Muaythai is a cultural art form and a sport for everybody. IFMA has long fostered and respected the fundamentals and principles of Olympism. In particular, by recognising that the practise of sport is a human right and that every individual must have the possibility to so sport without discrimination of any kind regardless of race, colour, gender, sexual orientation, language, religion, political affiliation, national, birth or other status.
Since 2008 IFMA has followed a strict policy especially in the area of female development, to promote muaythai in Islamic countries, putting in place firm rules and regulations, especially for the use of the sports hijab for athletes, educating female officials from Islamic countries and working closely together with organisations.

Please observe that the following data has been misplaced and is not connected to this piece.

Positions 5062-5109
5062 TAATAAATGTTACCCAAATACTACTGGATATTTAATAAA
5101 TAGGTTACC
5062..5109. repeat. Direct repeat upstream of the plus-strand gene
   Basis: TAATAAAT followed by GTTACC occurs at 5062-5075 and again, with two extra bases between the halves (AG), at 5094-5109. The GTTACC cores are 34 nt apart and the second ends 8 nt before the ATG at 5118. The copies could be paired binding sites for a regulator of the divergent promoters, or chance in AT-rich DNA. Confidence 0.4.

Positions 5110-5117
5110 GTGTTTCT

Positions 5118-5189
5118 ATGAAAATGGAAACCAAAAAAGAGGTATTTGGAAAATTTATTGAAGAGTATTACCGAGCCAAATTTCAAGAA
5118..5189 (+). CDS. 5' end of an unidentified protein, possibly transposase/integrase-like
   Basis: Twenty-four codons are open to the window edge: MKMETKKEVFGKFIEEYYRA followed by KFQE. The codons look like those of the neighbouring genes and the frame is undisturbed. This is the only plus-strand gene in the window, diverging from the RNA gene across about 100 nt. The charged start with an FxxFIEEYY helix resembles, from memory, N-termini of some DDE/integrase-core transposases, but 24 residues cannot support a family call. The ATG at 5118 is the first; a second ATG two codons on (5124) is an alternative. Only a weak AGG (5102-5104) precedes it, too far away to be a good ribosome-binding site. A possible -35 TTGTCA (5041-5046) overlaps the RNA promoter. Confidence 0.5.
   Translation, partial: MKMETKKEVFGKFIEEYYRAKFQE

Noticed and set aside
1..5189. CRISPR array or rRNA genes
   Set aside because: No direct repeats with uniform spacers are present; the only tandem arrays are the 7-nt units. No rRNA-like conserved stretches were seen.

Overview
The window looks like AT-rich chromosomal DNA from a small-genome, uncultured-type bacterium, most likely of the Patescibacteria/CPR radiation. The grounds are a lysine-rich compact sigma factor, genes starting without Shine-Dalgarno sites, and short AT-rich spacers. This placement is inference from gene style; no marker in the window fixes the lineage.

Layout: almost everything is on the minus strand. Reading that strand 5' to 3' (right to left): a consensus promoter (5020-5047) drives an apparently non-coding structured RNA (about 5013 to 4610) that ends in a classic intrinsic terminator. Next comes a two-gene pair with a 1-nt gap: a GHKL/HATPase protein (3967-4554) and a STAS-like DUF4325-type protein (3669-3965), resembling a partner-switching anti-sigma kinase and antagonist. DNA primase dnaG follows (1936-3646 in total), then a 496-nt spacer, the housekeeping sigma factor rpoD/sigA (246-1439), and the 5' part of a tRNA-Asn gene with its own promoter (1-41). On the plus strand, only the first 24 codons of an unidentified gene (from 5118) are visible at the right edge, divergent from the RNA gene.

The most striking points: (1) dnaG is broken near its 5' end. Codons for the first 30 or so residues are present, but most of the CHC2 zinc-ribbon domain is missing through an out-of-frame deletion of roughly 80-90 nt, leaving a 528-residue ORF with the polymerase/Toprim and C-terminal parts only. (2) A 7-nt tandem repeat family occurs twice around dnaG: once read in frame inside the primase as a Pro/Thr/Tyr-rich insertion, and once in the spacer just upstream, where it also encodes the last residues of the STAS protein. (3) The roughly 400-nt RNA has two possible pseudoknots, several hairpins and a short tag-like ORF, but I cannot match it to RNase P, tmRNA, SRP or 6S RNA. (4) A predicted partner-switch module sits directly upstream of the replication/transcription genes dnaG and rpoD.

IFMA works in close cooperation with UNWomen, UNESCO, Peace & Sport, and today, IFMA sees many Islamic countries such as Afghanistan, the Islamic Republic of Iran, Morocco, Iraq, Turkmenistan and Turkey not only sending female athletes but also officials to the IFMA events.
At last year’s IFMA Youth Awards gala event in Bangkok, UNWomen representative Melissa Alvarado presented a special award to the Afghan team for their initiatives towards gender equality while across the world in Rabaat, His Majesty King Mohammed the 7th of Morocco honoured Moroccan athlete Maryam El Moubarik with the National Honour of Merit following her gold medal win at the 2016 IFMA World Championships.
The Islamic Republic of Iran not only sent a full female team but also female officials into the IFMA arena.
Turkey has developed female muaythai to one of the top contenders in the world. All of this is the result of IFMA’s policy of One World – One Muaythai, standing together as One Family.